What causes dry mouth?
Dry mouth is not just feeling thirsty. You get it when your mouth makes very little saliva or none at all. Sometimes, the little saliva that your glands produce might be thick and stringy.
Dry mouth is a common oral problem that can occur when the salivary glands in your mouth don’t produce enough saliva.
There are many reasons for why your mouth can become dry. But one of the reasons is dehydration. If you don’t take enough fluid in your body to produce the saliva you need, dehydration may happen which can lead to dry mouth. It’s also common for your mouth to become dry if you’re feeling stresses or nervous. Read here about how anxiety can cause dry mouth.
Sometimes, a dry mouth can sometimes be caused by an underlying problem or medical condition.
The various causes of dry mouth are discussed here briefly.
Side effect of certain medications
Dry mouth is a common side effect of many medicines such as those used for depression, allergies, colds, anxiety, pain, obesity, epilepsy, hypertension, diarrhea, nausea, psychotic disorders, urinary incontinence, asthma, and Parkinson’s disease, etc. Certain muscle relaxants and sedatives can also cause dry mouth.
Side effect of certain diseases and infections
Dry mouth can be a side effect of certain medical conditions such as Sjögren’s syndrome, HIV/AIDS, Alzheimer’s disease, diabetes, arthritis, hypertension, anemia, cystic fibrosis, Parkinson’s disease, and stroke.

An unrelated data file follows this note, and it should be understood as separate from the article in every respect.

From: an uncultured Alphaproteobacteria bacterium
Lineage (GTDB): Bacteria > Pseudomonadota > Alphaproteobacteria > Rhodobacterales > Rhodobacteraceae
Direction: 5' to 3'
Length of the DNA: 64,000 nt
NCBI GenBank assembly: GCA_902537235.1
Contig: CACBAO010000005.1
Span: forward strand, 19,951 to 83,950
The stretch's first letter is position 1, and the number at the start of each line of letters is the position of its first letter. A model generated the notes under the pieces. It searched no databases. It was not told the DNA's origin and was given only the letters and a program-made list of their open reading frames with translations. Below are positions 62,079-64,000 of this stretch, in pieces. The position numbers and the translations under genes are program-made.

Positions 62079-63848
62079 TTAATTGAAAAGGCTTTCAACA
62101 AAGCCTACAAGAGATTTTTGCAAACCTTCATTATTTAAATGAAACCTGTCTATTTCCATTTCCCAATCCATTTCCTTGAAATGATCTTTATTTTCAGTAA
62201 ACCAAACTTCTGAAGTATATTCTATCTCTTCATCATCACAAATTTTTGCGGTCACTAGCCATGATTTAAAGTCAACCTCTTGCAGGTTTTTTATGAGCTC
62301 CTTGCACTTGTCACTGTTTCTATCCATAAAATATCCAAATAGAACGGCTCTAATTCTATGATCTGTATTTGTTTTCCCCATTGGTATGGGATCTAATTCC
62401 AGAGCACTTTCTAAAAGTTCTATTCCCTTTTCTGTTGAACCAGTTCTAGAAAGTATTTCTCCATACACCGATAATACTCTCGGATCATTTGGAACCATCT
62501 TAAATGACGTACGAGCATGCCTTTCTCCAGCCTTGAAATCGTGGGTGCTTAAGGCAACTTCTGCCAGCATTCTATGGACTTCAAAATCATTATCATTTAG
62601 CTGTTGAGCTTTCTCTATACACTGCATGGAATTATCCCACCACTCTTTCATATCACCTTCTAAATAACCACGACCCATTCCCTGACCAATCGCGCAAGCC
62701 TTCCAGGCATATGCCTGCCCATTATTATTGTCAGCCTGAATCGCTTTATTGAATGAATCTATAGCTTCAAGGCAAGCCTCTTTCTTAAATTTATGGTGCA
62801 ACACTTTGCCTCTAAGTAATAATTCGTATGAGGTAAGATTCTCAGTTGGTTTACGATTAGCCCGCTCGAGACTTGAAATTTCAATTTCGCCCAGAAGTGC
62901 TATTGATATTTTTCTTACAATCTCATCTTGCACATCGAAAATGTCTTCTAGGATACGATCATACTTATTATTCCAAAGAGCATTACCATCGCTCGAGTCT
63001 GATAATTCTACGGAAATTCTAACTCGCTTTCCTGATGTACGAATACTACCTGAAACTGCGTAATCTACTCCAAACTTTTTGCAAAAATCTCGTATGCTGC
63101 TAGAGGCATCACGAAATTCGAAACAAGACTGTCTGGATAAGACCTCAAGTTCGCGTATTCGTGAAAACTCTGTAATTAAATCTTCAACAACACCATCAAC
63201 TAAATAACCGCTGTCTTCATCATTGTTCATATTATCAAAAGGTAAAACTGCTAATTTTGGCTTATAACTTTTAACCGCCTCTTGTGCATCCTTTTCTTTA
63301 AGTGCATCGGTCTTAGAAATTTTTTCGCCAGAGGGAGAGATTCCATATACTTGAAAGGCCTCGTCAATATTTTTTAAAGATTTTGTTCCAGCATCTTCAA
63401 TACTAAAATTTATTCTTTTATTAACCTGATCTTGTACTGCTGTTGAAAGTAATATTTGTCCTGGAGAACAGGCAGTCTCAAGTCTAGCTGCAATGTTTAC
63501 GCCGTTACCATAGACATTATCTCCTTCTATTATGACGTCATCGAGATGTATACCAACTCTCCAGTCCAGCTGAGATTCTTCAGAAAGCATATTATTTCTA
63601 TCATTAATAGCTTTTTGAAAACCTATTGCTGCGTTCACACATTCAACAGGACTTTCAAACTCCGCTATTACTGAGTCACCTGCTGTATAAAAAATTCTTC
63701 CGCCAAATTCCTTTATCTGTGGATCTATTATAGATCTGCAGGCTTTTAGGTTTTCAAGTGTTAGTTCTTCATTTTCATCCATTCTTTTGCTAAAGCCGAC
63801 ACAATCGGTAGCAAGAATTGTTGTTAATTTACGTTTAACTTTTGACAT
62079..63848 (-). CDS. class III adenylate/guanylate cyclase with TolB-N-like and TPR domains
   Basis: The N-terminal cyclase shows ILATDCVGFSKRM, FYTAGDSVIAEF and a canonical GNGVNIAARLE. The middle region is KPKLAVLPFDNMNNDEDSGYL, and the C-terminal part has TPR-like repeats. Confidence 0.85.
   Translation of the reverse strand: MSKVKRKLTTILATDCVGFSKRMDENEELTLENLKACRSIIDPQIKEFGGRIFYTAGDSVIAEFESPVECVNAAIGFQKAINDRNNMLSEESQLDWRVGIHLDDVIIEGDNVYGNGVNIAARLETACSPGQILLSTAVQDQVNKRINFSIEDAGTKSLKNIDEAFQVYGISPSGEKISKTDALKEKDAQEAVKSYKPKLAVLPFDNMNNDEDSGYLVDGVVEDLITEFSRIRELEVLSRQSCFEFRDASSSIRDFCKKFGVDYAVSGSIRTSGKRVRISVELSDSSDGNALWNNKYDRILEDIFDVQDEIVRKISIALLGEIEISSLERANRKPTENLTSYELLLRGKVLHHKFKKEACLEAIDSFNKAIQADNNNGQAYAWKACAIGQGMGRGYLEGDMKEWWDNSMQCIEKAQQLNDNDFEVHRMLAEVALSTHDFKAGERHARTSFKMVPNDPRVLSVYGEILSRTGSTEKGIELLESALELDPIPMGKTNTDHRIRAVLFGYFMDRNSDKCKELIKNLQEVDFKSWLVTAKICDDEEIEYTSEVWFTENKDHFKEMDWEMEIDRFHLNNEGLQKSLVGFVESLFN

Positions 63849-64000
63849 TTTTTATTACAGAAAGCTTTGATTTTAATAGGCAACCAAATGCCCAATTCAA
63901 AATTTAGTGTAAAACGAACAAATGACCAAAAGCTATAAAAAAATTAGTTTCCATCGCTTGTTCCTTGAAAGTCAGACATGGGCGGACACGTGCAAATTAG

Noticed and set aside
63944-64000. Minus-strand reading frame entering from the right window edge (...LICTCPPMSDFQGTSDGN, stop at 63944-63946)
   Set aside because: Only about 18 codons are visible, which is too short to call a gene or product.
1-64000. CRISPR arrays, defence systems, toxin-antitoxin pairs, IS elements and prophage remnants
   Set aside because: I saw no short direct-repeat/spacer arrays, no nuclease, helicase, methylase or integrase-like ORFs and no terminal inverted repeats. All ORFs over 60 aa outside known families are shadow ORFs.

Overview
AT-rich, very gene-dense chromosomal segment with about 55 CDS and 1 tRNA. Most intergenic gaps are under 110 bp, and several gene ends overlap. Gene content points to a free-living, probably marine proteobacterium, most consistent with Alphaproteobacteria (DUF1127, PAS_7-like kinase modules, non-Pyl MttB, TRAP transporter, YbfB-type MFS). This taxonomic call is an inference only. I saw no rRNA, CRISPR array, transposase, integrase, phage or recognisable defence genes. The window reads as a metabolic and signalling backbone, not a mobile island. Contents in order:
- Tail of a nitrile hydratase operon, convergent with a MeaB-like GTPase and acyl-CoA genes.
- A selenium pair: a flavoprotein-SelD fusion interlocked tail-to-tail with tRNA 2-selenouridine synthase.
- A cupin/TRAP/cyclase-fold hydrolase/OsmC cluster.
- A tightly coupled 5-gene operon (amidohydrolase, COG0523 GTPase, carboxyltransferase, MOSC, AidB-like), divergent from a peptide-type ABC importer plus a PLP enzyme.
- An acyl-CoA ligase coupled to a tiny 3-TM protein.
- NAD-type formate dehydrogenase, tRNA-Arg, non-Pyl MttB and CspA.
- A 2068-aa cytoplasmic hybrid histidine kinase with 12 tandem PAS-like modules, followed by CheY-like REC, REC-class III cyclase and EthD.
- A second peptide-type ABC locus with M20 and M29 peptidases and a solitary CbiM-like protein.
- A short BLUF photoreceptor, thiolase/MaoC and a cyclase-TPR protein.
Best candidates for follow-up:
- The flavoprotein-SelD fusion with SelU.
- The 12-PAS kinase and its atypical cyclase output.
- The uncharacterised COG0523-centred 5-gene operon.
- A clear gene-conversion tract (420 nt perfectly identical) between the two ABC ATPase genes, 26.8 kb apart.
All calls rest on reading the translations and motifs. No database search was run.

Side effect of certain treatments
There are some therapies and surgeries that can cause damage to your salivary glands. This can reduce the amount of saliva produced by them as a result of the damage. For example, in some cases, radiation to the head and neck, and chemotherapy treatments for cancer can damage the glands that produce saliva. This can cause dry mouth.
Dehydration can occur due to such as fever, sweating, blood loss, vomiting, diarrhea, and burns. Excessive dehydration can cause dry mouth.
Damage of the nerves
A damage of the nerve in head or neck area due to an injury or surgery can cause dry mouth.
When the salivary glands are surgically removed
If there are no salivary glands in the body, there is no production of saliva. This causes dry mouth.
Activities such as smoking or tobacco use can affect saliva production, which may cause or worsen the dry mouth condition. Breathing with your mouth open can also contribute to the problem.
Other causes of dry mouth
- using marijuana
- taking tranquilizers
- botulism poisoning
- poor oral hygiene
- overactive bladder
- mental health problems